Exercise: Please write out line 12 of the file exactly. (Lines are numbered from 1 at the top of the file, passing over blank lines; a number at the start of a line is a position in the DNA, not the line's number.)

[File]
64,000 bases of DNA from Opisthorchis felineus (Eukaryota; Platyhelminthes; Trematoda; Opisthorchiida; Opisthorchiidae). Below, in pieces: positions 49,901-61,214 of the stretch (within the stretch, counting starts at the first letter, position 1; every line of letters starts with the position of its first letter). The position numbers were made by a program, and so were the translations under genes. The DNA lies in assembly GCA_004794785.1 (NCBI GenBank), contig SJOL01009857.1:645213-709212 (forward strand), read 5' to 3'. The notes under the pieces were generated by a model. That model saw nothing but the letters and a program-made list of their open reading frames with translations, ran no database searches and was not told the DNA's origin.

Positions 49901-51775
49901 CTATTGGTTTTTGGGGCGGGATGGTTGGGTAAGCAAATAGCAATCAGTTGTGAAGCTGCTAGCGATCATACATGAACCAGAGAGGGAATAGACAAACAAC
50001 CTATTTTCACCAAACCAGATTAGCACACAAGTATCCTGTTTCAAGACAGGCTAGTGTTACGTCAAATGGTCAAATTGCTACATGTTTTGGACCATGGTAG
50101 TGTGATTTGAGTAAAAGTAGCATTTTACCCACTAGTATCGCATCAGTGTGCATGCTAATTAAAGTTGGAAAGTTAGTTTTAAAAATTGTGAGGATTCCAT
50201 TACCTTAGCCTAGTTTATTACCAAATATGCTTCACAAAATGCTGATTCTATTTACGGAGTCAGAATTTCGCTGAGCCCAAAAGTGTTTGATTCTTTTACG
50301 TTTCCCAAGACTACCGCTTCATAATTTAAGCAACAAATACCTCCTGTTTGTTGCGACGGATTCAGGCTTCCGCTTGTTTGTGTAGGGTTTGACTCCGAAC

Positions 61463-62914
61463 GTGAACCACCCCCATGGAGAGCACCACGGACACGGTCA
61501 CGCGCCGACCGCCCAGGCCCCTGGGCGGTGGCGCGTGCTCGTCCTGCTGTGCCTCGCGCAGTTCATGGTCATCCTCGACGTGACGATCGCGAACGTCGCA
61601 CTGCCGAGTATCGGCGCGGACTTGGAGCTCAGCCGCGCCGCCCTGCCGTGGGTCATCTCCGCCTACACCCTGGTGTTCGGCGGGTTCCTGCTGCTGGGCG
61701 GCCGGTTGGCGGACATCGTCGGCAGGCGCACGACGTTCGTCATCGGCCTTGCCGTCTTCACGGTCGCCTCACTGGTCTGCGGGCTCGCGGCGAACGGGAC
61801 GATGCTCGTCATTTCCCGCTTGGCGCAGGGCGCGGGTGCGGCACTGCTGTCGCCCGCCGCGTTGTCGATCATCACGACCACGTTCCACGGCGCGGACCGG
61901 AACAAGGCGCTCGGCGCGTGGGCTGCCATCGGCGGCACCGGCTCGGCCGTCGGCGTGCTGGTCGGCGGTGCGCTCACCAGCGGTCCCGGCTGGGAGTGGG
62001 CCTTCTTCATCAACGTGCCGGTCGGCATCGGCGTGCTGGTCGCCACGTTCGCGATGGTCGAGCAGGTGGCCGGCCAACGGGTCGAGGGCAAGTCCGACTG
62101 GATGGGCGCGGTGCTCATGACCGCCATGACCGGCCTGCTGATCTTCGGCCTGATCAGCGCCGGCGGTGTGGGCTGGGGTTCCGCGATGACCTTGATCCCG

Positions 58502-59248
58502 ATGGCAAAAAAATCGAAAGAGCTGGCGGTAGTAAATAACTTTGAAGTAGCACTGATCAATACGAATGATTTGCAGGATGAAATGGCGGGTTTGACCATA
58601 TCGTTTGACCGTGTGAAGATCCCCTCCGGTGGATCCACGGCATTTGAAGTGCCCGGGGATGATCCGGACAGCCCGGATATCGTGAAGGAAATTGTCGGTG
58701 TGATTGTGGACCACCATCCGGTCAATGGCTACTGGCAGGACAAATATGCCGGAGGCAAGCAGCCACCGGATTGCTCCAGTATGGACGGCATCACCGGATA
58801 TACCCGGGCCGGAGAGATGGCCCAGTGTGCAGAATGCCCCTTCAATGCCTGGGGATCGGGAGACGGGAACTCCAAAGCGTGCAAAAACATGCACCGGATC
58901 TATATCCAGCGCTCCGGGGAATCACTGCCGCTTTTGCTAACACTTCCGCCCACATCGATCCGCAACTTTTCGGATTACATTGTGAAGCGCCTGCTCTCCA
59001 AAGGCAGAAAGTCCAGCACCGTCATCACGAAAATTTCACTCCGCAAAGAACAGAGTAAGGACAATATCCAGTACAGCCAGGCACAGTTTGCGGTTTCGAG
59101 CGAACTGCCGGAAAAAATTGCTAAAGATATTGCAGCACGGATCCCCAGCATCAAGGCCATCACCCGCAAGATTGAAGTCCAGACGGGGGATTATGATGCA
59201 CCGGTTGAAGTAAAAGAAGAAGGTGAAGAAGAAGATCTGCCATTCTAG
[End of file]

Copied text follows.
61701 GCCGGTTGGCGGACATCGTCGGCAGGCGCACGACGTTCGTCATCGGCCTTGCCGTCTTCACGGTCGCCTCACTGGTCTGCGGGCTCGCGGCGAACGGGAC